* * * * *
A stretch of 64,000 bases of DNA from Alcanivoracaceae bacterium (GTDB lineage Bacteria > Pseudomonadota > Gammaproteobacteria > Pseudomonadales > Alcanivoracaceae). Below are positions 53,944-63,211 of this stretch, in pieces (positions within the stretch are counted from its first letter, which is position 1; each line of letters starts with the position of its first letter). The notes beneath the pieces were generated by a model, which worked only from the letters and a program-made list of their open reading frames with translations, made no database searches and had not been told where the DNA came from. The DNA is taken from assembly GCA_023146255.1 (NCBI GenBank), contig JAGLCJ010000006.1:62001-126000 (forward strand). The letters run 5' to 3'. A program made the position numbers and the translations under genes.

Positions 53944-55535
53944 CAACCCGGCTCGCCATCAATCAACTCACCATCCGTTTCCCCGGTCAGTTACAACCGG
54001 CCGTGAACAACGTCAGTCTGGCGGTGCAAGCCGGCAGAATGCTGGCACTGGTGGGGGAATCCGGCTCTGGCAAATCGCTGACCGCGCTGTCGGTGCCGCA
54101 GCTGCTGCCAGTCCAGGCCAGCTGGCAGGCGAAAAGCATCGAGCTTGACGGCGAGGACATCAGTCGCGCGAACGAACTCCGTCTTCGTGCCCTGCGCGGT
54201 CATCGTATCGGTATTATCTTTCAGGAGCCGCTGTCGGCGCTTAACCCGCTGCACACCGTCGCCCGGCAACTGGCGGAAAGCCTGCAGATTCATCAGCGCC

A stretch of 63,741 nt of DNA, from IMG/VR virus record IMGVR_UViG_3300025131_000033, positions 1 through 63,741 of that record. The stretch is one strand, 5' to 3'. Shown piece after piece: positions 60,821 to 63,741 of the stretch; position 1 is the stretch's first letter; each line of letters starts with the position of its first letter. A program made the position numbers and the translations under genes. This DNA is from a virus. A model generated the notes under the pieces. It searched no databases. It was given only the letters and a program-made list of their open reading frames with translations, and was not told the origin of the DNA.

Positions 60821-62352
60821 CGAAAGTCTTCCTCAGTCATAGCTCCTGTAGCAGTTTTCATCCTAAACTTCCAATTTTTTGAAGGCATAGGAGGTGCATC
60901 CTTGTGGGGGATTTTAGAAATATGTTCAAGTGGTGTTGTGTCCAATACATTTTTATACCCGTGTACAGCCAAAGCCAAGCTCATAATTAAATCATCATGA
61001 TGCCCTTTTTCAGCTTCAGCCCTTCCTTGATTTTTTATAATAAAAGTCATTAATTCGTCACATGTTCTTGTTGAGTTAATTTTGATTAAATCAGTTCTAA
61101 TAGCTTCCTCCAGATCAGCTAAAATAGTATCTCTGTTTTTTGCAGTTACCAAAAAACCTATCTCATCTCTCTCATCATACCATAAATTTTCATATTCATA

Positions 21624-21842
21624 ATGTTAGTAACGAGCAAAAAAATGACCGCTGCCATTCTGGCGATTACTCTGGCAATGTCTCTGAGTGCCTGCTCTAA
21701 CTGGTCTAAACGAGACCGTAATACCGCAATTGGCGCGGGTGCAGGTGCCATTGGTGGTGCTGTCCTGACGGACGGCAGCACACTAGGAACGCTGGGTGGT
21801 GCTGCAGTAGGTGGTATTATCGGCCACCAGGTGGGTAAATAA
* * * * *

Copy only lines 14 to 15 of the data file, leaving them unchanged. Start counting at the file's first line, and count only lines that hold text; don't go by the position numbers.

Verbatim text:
21624 ATGTTAGTAACGAGCAAAAAAATGACCGCTGCCATTCTGGCGATTACTCTGGCAATGTCTCTGAGTGCCTGCTCTAA
21701 CTGGTCTAAACGAGACCGTAATACCGCAATTGGCGCGGGTGCAGGTGCCATTGGTGGTGCTGTCCTGACGGACGGCAGCACACTAGGAACGCTGGGTGGT